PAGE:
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Broken Hill City Council | Sculpture Project to Enhance Arboretum

Broken Hill City Council will pay tribute to those who saved the city from being swallowed by dust by combining its planned Sculpture Symposium project with the Riddiford Arboretum.
The project has received $200,000 funding through Create NSW, and initial plans called for the installation a series of sculptures along Argent Street.
However, Deputy Mayor Marion Browne said plans to build a new library and cultural precinct in the city’s central business district (CBD) prompted a rethink.
“The landscape for Argent Street has changed with the parklets no longer going ahead, and the community backing the plan for a new library and cultural precinct,” she said.
“Given these changes, it’s only logical that we now re-evaluate how the Sculptures Symposium fits with those plans.
“We’re very conscious of space and parking limitations along Argent Street, and with this new project planned, we had to consider whether the installation of sculptures along the street was necessarily the best fit.”
Cr Browne said the Riddiford Arboretum provides an ideal alternative home for the project, which will now see artists engaged to interpret the significance of Australia’s first green belt, and the ground-breaking work of Albert Morris, the Barrier Field Naturalists’ Club and the Zinc Corporation to green our city.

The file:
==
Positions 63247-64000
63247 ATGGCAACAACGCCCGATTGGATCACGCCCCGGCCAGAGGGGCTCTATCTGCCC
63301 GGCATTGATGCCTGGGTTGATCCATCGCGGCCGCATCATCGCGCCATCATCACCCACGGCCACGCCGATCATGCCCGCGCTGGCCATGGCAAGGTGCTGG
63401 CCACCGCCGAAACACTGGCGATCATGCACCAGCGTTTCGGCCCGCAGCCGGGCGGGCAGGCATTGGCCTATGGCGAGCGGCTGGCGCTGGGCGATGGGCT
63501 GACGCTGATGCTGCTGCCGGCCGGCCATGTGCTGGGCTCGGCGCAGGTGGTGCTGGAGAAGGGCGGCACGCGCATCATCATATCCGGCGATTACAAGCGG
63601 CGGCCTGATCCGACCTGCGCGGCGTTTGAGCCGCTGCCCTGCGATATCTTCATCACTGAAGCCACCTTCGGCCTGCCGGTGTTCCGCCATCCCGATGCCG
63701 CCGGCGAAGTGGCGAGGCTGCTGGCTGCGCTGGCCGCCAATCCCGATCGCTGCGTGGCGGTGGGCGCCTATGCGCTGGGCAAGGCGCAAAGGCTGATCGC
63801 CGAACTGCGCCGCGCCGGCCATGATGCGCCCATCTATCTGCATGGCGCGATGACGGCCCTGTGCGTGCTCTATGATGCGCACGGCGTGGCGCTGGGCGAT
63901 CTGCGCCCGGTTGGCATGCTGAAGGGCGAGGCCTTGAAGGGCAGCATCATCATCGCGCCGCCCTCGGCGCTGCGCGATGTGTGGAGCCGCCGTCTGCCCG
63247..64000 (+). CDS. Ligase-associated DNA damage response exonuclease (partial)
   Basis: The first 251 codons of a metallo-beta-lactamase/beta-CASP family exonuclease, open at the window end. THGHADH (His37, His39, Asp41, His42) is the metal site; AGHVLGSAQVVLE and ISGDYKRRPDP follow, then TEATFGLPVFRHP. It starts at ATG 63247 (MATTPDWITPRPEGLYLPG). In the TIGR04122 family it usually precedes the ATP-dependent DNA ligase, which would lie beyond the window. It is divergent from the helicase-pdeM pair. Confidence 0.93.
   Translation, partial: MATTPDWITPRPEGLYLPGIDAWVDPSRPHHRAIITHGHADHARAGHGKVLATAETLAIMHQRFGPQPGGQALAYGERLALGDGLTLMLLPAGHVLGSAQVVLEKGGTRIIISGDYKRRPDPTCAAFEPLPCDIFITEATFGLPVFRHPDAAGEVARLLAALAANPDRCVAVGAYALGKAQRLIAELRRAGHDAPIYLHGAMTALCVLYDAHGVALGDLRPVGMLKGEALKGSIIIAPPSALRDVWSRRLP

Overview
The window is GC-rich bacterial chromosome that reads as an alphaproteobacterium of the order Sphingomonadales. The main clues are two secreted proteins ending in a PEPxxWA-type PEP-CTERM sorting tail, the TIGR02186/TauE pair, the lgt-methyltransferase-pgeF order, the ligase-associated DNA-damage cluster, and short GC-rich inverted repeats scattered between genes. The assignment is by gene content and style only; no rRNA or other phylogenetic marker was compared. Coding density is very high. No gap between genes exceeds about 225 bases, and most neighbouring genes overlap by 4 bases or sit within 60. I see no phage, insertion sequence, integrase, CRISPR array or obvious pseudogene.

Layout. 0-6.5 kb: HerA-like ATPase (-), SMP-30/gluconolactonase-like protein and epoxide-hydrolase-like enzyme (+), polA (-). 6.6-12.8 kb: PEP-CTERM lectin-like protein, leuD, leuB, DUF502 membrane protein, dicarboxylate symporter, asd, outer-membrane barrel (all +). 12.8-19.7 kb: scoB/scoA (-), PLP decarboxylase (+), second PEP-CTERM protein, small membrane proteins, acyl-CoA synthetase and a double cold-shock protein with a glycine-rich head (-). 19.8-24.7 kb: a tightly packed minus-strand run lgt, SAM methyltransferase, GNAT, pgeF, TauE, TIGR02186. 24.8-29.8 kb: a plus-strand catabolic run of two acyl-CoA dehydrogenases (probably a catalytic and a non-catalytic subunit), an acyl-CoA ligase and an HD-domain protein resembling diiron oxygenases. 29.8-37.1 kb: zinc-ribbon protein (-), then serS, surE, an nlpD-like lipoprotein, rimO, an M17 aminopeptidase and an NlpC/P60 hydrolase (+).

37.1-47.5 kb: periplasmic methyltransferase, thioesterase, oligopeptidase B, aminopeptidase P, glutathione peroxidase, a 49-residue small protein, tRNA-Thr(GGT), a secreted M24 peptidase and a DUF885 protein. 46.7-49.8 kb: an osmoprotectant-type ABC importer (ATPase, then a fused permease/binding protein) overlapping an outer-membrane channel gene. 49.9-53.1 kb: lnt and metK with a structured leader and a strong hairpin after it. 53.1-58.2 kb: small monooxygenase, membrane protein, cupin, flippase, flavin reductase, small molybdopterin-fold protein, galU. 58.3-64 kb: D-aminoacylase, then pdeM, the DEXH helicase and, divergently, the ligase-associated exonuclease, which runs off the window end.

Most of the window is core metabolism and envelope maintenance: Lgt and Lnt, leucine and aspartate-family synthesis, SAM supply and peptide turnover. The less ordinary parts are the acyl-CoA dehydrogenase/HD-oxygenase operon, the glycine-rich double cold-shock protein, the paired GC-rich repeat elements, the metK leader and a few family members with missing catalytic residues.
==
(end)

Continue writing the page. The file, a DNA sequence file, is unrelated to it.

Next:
“Given the drought that is gripping much of the country, I think the work undertaken by Albert Morris and other parties to green our city is more important and relevant than ever,” she said.
“I shudder to imagine what conditions in our city would be like today if they had not established our regeneration area and afforded our town some protection from our harsh environment.
“It’s important that we recognise and celebrate that work, and I believe combining the Sculpture Symposium with the Arboretum is a perfect way of doing that.”
Cr Browne said the new works would complement the city’s larger sculpture display housed in the Living Desert.
“We’ve already seen how effective sculptures are in an outback setting, and although this project won’t be a replica of the Living Desert works, I think we’ll be able to recreate that cultural experience on a smaller scale within the quiet confines of the arboretum.
“It will serve not only as an extra tourist attraction for our city, but as an educational tool for future generations of locals and tourists to understand our unique conditions here in the outback, and the steps we’ve had to take to overcome them.
“I look forward to the project taking shape, and the artists, community, Council, and the Arboretum Committee all working together over the coming months.”
Tenders for the Sculpture Symposium have opened, with project completion expected in June 2018.
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